Metropolitan Governance and Spatial Planning: Comparative Case Studies of European City-Regions

By Willem Salet; Andy Thornley et al. | Go to book overview

16

The region of Milan

Enrico Gualini


Trends in urbanisation and spatial structure: the last twenty years

According to a consolidated geo-historical pattern, Milan represents the core of a highly integrated metropolitan agglomeration situated at the centre of the polycentric urban system of 'Padania'. In the course of the centuries - and especially since the industrial age, as this pattern turned into the foundation for Milan's role as 'Italy's economic capital' (Dalmasso, 1972) - the area has developed strong complementary relations between the central city, with its superior 'metropolitan' functions, and its peripheral territorial systems, featuring relatively autonomous paths of socio-economic development.

While traditionally the origin of Milan's fortunes as a complete, internally balanced and functionally differentiated economic region, such a pattern of socio-economic and spatial integration has given rise in recent decades to new emerging phenomena, which have challenged traditional views of monocentric metro-politanisation processes. Geographic research has drawn attention to the variety of specific socio-economic and territorial production systems that lie behind the aggregate levels of performance of the Milan economic region as a whole. Reinterpreting the metropolitan region as a 'territory of differences' (e.g. Lanzani, 1991; Boeri et al., 1993; Palermo, 1997) has led in particular to an appreciation of the intense dynamics of intra-peripheral relations of a non-centripetal kind that have developed in the area. This kind of relationships involves a plurality of 'territorial systems' that feature recognisable individual patterns of spatial and economic development, establishing increasingly complex patterns of autonomy and interdependence with the metropolitan core. Accordingly, the increasing attention to 'local' dimensions of development has highlighted the need for more differentiated, area-based approaches to spatial policy, contributing to a critical revision of comprehensive approaches to metropolitan government and planning.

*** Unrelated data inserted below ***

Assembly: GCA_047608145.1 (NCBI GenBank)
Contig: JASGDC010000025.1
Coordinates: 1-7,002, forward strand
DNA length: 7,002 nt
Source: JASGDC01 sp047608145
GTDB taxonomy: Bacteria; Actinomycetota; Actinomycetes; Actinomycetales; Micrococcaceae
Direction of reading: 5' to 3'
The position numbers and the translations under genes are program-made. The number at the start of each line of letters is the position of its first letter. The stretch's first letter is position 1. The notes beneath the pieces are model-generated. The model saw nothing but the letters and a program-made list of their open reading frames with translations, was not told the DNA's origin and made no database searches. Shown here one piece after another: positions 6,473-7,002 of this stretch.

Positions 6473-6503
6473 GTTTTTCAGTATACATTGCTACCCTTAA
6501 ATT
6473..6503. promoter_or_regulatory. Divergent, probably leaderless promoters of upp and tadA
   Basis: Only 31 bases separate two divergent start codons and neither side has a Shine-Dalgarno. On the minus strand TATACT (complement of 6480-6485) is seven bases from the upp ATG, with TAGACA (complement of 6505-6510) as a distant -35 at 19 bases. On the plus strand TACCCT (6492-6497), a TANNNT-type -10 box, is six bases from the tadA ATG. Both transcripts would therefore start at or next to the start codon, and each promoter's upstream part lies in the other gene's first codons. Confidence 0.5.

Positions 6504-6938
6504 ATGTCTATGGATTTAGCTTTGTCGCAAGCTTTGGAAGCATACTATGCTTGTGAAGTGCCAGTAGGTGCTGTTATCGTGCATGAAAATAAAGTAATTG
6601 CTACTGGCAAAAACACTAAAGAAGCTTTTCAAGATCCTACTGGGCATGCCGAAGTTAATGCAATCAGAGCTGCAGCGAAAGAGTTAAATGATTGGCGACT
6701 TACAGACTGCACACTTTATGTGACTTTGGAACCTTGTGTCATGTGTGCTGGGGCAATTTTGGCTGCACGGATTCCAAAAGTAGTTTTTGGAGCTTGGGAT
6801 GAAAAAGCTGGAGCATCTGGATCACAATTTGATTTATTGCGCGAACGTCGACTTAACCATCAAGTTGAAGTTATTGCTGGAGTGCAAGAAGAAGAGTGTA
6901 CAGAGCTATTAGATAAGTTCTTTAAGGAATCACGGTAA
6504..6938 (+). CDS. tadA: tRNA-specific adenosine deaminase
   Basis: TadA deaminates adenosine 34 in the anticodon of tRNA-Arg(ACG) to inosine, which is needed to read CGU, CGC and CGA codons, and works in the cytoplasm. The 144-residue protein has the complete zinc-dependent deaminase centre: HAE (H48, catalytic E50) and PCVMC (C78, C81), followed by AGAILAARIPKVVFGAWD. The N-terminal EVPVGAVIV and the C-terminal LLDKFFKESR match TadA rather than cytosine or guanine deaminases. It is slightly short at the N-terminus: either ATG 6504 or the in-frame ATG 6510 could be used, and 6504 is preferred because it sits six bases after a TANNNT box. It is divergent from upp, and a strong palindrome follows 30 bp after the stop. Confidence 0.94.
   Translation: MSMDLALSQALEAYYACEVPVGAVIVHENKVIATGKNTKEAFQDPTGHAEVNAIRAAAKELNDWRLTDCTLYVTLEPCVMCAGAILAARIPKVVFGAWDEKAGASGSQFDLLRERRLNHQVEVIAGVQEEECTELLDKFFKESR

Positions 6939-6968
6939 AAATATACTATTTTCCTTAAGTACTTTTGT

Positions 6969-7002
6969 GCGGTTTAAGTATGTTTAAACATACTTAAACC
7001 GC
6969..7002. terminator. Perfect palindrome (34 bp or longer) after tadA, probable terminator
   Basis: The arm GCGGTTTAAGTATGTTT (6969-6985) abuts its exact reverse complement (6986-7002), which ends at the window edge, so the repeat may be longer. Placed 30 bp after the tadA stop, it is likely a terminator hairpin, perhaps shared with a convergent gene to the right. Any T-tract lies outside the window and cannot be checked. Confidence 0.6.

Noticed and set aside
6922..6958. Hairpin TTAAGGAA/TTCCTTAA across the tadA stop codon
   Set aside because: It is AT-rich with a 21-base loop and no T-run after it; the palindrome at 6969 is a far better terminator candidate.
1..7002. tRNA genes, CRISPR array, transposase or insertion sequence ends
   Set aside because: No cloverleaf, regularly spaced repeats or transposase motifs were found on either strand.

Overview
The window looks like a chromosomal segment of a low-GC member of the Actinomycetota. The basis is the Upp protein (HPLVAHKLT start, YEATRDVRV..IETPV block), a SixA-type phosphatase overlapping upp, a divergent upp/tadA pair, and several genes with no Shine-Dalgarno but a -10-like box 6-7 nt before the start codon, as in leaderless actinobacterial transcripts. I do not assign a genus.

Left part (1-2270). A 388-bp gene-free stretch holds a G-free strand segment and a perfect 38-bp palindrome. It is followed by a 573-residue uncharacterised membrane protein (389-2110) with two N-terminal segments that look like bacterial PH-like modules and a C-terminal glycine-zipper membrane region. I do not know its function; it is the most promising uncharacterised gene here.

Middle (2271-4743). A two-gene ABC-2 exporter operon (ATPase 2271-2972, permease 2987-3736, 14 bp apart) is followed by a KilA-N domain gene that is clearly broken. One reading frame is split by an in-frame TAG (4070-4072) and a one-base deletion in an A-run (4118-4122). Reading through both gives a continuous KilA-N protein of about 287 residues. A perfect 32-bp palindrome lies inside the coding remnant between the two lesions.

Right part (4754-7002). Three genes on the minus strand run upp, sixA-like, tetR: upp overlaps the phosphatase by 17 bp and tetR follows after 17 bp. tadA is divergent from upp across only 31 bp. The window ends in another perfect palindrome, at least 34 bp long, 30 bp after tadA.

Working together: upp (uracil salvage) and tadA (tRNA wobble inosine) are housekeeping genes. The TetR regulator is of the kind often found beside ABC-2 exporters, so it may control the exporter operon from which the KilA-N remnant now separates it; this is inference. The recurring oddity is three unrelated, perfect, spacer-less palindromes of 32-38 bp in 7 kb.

In light of recent geographical analyses of its features of internal socio-economic differentiation, the traditional inadequacy of references to administrative regions for addressing issues of governance in the Milan area becomes even more apparent. The provincial territory, in particular, has been traditionally inadequate in accounting for the complexity of its internal functional relations. Even if recent detachment

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